“If you want others to be happy, practice compassion. If you want to be happy, practice compassion.”
Happy Living has trademarked the phrase Inspiration Into Action™, so I keep tabs on when, where, and how this phrase shows up online. A few months ago, I received this Google Alert:
“While he was still in prison, Leaf turned that inspiration into action, by helping other inmates who didn’t know how to read, learn to read.”
Intrigued, I watched the linked video of Ryan Leaf and Ellen DeGeneres on the Ellen Show. Inspired by his story, I reached out to Ryan through Twitter. That’s how I first came into contact with the team at Transcend Recovery and learned about the good works they do: helping men and women navigate their unique addiction or mental health recovery journey towards long-lasting health and wellness.
For today’s guest post, I asked the folks at Transcend Recovery to share the power of compassion in overcoming the obstacles life throws at all of us.
Ever heard the phrase “help me, help you”? It’s not just a great line in the movie Jerry Maguire; for an addicted or mentally ill person, finally allowing themselves to receive this supportive energy from someone who truly longs to help them can be the catalyst that changes everything.
There are so many times in life when we’re facing a problem, an obstacle, or an impossible task, and more than once, I’m sure we’ve all thought of giving up. That’s just when we could use a friend saying, “Help me, help you.”
When we’re ready to surrender. When putting an end to the stress is all that we really want. When our lives are so full of obstacles that we can’t see a way forward…help and compassion from others can be the lifeline we need most.
You can plan, scheme, and map the path to your every goal, but even the best trailblazers will tell you that success in large part depends on your ability to roll with the punches, and they’ll confirm that even the best planners sometimes get derailed. When that happens, we often need support getting back on track.
While there are tons of tips, solutions, guides, and words of wisdom out there to aid us in overcoming life’s obstacles, the most important ingredient to the recipe of adaptation is the giving and receiving of compassion, and that only comes directly from another human being.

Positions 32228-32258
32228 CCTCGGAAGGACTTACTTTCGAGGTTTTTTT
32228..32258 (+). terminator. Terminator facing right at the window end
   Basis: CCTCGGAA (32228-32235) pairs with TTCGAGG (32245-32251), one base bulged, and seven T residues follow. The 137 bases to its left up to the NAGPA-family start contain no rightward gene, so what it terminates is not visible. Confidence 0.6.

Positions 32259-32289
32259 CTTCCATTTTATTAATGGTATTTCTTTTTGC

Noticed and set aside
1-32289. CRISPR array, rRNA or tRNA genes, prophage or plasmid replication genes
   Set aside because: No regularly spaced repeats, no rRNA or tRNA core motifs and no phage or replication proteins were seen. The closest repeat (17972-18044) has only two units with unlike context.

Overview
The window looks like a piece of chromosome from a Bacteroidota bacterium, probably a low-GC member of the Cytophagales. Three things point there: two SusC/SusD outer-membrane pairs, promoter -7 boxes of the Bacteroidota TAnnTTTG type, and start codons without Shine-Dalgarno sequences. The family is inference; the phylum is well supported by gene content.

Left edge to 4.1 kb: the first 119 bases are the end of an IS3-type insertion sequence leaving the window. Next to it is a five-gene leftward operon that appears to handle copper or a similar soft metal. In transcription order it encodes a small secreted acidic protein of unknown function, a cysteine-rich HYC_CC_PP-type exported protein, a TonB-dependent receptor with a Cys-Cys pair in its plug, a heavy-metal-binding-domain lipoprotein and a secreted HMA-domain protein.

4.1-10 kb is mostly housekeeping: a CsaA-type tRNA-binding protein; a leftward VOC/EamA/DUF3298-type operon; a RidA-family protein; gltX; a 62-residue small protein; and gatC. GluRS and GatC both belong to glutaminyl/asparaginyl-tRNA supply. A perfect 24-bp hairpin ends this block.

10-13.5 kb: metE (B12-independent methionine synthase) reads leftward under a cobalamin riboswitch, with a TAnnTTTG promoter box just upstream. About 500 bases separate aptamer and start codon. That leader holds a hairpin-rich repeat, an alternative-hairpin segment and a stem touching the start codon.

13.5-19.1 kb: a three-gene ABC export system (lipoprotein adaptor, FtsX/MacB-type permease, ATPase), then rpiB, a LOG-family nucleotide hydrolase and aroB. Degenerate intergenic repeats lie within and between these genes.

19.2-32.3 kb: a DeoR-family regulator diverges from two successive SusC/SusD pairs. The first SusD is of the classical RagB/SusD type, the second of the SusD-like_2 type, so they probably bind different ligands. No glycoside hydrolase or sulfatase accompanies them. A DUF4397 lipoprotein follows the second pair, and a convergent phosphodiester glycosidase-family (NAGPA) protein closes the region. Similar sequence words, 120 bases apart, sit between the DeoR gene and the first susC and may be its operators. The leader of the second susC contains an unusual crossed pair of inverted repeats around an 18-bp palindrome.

What is Compassion?
Compassion is a matter of both psychology and social sensibility…it’s the ability to truly feel for others. That’s about as simple as an explanation can get. In other words, to be compassionate–to feel compassion for another human being–you must be able to both relate to their experience and to emphasize with their personal perspective on their own unique situation. Compassion is about experiencing life through the lens of someone else’s experience…letting go of all your own baggage in the interest of understanding what they are moving through and how to best help them through it.
It’s in Us
It’s our nature to be compassionate. Compassion is part of who we are as human beings. Part of how we’re built. We need compassion to thrive. It not only brings us together, but often defines us, too. While we may start wars and mark centuries of history with the blood of others, we also rebuild. We show our best nature through solidarity. We’re at our best when we’re engaged in diplomacy to further the interests of humanity.
It’s compassion that gives us hope for global peace and prosperity.
In our personal relationships, compassion is something we can offer to help each other every single day. And it feels good! When we give, when we do something for others – from cooking dinner for the family to buying a meal for a hungry stranger – we feel better. What’s more, it’s a positive cycle. Feeling better increases our capacity to receive compassion (help me) and also increases our desire to help others (help you!).
We are at our best, both individually and collectively (as families, communities, and nations), when we look out for one another and ask each other what we can do to help.
Changing our perspective of life from “what should we do for ourselves” to “what can we do for others” can improve the health and wellbeing of the world, one person at a time.
So, how do we live from a place of compassion?
It may seem counter-intuitive, but the first step is asking for help when we need it. We’re not meant to deal with our problems entirely by ourselves. In fact, many of our deepest personal issues and challenges cannot be overcome all on our own. Human beings are tribal beings, and we have a need to connect with and open up to others. The most powerful way to do this is by asking for help when we need it.
In addition to receiving support, we also need to actively support others through the challenges they face. It’s through this process, of giving and receiving support, that we grow, facilitate growth in others and together, and become better people. All of us.
In fact, Matt believes that Tom Cruise line represents the big why: why we’re here. He says, “We are here to become all we are capable of becoming with the gifts we are given, so that we are able to give to others, lift them, and help them become all they are capable of becoming with the gifts they are given.”
Help me, help you.
Living Compassion is easy. You don’t need to empty your savings into charity or hug every stranger you meet to be more compassionate. All you need to do is live by the golden rule: do unto others as you would have them do unto you.
It’s natural. It’s easy. It feels good. And, it’s the compassionate thing to do.
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